Here’s a radical idea: what if Asian Americans stopped trying to be either white or black or whatever, and instead, Asian? Almost the whole Plan A gang — Eliza, Chris, Filip, Mark, Jong, Teen, and Jess — kicks off the podcast by talking about how we got started and where we go from here.
The following are edited excerpts from “The Birth of a Notion”, the FIRST episode of Plan A’s podcast, Escape From Plan A!
We found that a lot of other Asian publications had to do with straight-up personal stories, fashion, media… Not so much about politics or deep identity issues. If they were identity issues, they were often about personal stories that were very basic. They followed the same tropes about “Oh, I was a kid who had a hard time in school, or parents who were strict.” The same tropes about Asian Americans you hear all the time.
Going forward, what do we want to accomplish with Plan A? I think everyone agrees here what we really need, whether it’s politics or culture, is a unique Asian American viewpoint. Because for too long, all we’ve ever done is latch onto existing narratives or viewpoints, always showing up as supporting characters, saying “Me too! We feel the same way!” It’s boring and nobody takes us seriously. And it doesn’t foster any reason to identify as Asian American because all we are is some simulation or imitation of somebody else.
For me, it’s about how we can get young people thinking and talking about these things? In a way that’s fun and approachable? Not academic-sounding articles. I certainly wouldn’t have wanted to read that growing up.
That’s the great thing about the group of people we have. Not only are we geographically diverse, but we also have different experiences growing up. Like in an enclave like Jess, or myself who’s an adoptee who looks Asian but grew up with white people.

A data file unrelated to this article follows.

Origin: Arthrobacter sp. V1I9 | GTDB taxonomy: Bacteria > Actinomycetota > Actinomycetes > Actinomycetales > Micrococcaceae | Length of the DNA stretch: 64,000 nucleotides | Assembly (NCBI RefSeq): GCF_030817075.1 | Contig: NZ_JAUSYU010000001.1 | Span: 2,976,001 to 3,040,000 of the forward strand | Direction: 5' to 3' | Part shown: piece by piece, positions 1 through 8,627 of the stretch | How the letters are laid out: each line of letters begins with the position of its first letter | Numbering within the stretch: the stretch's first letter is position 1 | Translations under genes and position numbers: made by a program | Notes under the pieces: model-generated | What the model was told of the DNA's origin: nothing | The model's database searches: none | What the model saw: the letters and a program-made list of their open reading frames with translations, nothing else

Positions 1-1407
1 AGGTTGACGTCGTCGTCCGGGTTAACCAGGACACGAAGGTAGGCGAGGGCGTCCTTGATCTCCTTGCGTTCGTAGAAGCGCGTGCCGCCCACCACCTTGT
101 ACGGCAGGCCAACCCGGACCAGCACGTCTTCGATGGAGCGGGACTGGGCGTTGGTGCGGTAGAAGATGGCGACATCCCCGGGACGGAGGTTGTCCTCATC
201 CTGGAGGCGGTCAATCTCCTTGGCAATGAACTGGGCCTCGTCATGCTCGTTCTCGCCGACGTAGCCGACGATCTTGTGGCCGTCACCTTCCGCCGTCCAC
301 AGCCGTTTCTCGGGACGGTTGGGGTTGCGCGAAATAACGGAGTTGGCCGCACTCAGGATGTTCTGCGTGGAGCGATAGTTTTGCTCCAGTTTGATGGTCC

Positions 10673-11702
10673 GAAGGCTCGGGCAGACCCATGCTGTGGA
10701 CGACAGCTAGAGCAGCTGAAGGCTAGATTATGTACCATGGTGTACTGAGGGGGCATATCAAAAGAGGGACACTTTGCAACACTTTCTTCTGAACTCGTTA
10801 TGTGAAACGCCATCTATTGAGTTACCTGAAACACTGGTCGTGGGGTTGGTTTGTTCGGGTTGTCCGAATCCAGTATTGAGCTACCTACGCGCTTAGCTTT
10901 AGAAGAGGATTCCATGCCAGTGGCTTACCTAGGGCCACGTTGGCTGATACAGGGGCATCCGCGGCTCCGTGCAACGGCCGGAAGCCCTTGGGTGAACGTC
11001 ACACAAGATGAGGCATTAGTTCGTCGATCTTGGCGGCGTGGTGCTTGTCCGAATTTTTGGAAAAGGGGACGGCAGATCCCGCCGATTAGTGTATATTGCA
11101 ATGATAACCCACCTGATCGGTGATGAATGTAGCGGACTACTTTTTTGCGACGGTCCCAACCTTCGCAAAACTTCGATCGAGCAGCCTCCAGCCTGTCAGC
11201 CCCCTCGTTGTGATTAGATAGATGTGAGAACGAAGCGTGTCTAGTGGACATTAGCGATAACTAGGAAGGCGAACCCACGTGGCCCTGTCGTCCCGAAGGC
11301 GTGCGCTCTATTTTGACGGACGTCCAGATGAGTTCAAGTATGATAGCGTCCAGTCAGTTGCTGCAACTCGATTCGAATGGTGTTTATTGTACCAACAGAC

With social media, there’s a consumer aspect, where you’re simply looking at pictures and videos. But there’s also a communication component to it. And that’s what’s so valuable. The ability to hear about something the moment that somebody posts it. And if you’re not engaging in these online sources, then you’re always going to be behind the curve.
Privileged people want to be able to step into the shoes of the enlightened desperate, so that they can feel that they’ve lived a full experience on this earth. And they look to immigrants and non-white people from lands they imagine to be hellholes and they ask, “What’s it like to be a real gritty human being?” That is exactly why we need to do stuff like Plan A. To stop this shit.
A few years ago, a friend of mine reached out to me. She had just wandered into r/asianamerican, the big portal on Reddit. She was being floored by the level of anger in some of these discussions. She wasn’t sure what she was looking at, so she wanted me to take a look to see what I thought. I’m from L.A. and I grew up in a heavily Asian enclave, so a lot of this was surprisingly new, despite having grown up in a heavily Asian area. There was a huge disconnect in the level of emotion in what I was seeing online and what I was seeing in real life.
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